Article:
/ 8 February 2022

The BIG debate: Would new social grants compromise economic growth?

Sassa Glitch Delays Grant Funds For Some Beneficiaries And Double Pays Others
A general view of senior citizens queuing for their monthly social grants outside Jabulani Mall on May 04, 2020 in Soweto, South Africa. (Gallo Images/ER Lombard)

With less than two weeks until Enoch Godongwana makes his maiden budget speech, no subject has generated more controversy among commentators than the basic income grant, calls for which the finance minister will eventually have to answer.

About two weeks ago the president’s economic advisory council entered the fray, although perhaps not on its own terms, when two briefing notes reportedly containing conflicting views on the grant were leaked to the media.

The basic income grant debate has been dominated by two sects. One extols the grant as a way of rescuing the legion of South Africa’s poor and jobless from falling through the widening wealth gap. The other says the grant, and the various fiscal and tax-related contortions the budget would have to endure to make it happen, could throw cold water on economic growth.

For the latter group, economic growth is the lodestar. But others point out that GDP gains rarely trickle down and that now — in the fallout from the Covid-19 pandemic — is the time to reimagine South Africa’s economy.

At the heart of the grants conundrum is South Africa’s inequality problem, which the country has been saddled with throughout the 20th and 21st centuries. 

Legacy of inequality

Since the end of apartheid, experts have pointed out, the government has expanded its fiscal toolkit to address inequality through budgetary interventions in taxation and expenditure. But progress has been slow.

According to the 2022 World Inequality Report, since the end of apartheid, “extreme economic inequalities have persisted and been exacerbated”. 

The richest South Africans have wealth levels broadly comparable with those of affluent Western Europeans, but the bottom 50% in South Africa own no wealth, the report notes. The top 10% own close to 86% of total wealth and the share of the bottom 50% is negative.

A recent special report by the Southern Africa-Towards Inclusive Economic Development  programme considers how to “turn the tide on inequality”. The report brings together research that has been done over the years to inform economic policy.

The report notes that some of the most influential social science of the past decade shows that inequality works to embed social exclusion and chronic poverty. Economic growth, the report points out, “can sometimes lift all boats and eradicate poverty, but in other contexts leave the poor increasingly marginalised”.

Maya Goldman, an economist at the Southern African Labour and Development Research Unit, said it may very well be possible to turn the tide of inequality in countries with huge wealth gaps, such as South Africa, with policy interventions — “but it almost never happens”.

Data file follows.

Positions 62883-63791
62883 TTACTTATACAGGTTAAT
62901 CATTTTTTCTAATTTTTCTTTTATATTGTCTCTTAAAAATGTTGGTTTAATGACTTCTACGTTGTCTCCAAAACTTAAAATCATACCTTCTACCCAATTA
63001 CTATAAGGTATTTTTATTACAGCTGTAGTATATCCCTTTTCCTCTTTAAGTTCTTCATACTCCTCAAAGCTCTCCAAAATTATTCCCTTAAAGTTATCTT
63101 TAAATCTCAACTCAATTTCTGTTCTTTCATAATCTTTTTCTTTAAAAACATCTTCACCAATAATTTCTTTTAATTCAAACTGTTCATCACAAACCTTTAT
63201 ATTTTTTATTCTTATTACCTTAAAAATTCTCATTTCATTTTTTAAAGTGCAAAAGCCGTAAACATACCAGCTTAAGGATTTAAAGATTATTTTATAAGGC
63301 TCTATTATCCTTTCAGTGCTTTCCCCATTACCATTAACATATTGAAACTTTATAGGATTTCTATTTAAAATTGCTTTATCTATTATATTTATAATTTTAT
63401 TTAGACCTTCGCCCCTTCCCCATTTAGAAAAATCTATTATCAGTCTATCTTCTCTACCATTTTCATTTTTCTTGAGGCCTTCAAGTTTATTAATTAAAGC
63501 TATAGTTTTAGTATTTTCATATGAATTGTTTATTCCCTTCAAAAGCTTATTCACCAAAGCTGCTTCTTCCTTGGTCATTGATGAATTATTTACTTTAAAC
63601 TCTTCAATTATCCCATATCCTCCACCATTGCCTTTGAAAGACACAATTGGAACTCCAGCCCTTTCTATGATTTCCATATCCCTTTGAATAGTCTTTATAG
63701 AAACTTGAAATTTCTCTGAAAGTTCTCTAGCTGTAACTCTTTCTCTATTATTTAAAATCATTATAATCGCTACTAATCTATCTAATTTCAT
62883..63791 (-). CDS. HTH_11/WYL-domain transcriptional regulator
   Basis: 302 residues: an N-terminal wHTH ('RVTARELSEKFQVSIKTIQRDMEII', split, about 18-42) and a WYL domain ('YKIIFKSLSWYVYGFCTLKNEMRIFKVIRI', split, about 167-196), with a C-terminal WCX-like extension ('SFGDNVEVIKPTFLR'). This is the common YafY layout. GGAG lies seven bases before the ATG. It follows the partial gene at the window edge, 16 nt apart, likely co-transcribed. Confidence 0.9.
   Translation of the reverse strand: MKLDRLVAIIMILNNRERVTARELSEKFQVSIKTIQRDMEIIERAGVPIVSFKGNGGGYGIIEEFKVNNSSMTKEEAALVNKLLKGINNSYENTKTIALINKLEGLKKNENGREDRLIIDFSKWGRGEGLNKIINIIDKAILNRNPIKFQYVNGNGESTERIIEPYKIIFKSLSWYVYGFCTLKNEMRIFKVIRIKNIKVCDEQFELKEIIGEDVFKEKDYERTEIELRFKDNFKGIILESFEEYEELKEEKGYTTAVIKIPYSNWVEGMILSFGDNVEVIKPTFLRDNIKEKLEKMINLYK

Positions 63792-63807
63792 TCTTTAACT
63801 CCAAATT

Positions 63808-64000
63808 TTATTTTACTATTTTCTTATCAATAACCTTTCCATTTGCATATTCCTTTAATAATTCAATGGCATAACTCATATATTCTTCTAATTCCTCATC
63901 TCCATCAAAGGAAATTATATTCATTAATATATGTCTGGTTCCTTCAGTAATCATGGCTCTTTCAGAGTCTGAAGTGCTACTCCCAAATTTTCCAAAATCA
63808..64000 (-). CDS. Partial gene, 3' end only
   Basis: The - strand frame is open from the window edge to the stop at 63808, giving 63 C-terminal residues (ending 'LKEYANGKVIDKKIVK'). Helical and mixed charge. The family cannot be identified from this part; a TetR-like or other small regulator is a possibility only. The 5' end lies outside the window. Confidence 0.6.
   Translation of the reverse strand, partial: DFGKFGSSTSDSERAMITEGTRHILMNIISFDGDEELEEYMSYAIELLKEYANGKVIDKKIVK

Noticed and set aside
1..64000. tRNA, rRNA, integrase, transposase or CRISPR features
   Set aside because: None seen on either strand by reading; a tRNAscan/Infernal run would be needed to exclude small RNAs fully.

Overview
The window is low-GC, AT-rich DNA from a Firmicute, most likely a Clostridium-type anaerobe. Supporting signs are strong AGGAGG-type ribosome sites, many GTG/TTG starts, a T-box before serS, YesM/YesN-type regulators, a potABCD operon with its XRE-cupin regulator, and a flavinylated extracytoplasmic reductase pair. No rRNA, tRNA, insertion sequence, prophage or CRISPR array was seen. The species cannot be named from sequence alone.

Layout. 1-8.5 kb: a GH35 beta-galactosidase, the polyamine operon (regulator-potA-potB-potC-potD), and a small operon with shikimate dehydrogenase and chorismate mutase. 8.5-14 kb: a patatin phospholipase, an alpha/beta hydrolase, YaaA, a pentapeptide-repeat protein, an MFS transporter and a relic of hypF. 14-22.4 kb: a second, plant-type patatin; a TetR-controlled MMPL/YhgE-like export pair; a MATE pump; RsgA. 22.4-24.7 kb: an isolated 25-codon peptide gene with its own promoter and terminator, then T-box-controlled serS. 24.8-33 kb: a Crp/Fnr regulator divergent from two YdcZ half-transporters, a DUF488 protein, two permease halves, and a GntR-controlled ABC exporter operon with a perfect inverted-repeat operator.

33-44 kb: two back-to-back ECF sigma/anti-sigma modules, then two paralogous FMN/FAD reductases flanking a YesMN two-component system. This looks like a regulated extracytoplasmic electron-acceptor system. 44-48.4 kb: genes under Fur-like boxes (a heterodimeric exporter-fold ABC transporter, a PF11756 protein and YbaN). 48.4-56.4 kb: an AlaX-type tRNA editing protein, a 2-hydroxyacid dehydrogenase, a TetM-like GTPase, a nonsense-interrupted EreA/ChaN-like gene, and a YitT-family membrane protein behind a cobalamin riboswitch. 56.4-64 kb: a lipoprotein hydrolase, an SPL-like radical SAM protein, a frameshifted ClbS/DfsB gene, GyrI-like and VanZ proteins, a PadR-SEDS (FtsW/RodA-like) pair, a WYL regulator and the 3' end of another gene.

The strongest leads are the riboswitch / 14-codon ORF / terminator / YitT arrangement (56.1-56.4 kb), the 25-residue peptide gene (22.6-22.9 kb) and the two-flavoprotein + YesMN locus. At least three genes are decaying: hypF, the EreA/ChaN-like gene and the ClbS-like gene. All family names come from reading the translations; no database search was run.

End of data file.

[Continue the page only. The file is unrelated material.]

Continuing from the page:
“And the reason for that is, in a very unequal society, the rich have a disproportionate influence on policy. And they believe that it is not in their interest to change that … Stanford professor Walter Scheidel argues that usually what ends up changing the tides of inequality is war, revolution, state collapse and plague. This has to happen because the rich are resistant to resolving these things,” she said.

Economic consensus globally, and in South Africa in particular, is that economic growth comes before anything else, Goldman added.

“So we put forward a proposal to tax sugar. And the business community argue ‘No, we can’t tax sugar at such a high rate’ — even though we know what sugar is doing for the health and wellbeing of our people — because it will reduce economic growth. We prioritise giving inner-city spaces to developers over creating social housing for people, because it’s better for economic growth,” Goldman said.

“We allow unsafe levels of pollution in Mpumalanga and Gauteng, because we choose economic growth over a healthy, unpolluted air system. We choose GDP over providing

incentives to people to take care of their families, their children, the elderly … And those trade-offs are always going to impact the poor the most.”

The rich, Goldman noted, can move away from polluted spaces. “They can pay for bottled water, they can pay to send their kids to private schools, or put their parents into an old age home. So all of these things that are good for GDP, make the rich wealthier, and make the poor worse off in every way. But they’re not good for any of us really, as a society.”

What will Finance Minister Enoch Godongwana response be to calls for a basic income grant? (Dwayne Senior/Bloomberg via Getty Images)

She referred to economic anthropologist Jason Hickel, who found that, of all the income generated by global GDP growth between 1999 and 2008, the poorest 60% of humanity received only 5% of it. 

Economic growth, Goldman said, is not trickling down. “And yet we continue to act as if it will.”

South Africa, she argued, needs to find a new indicator to determine the health of the economy. “It is not that GDP necessarily needs to be discarded, but it shouldn’t be the primary indicator.”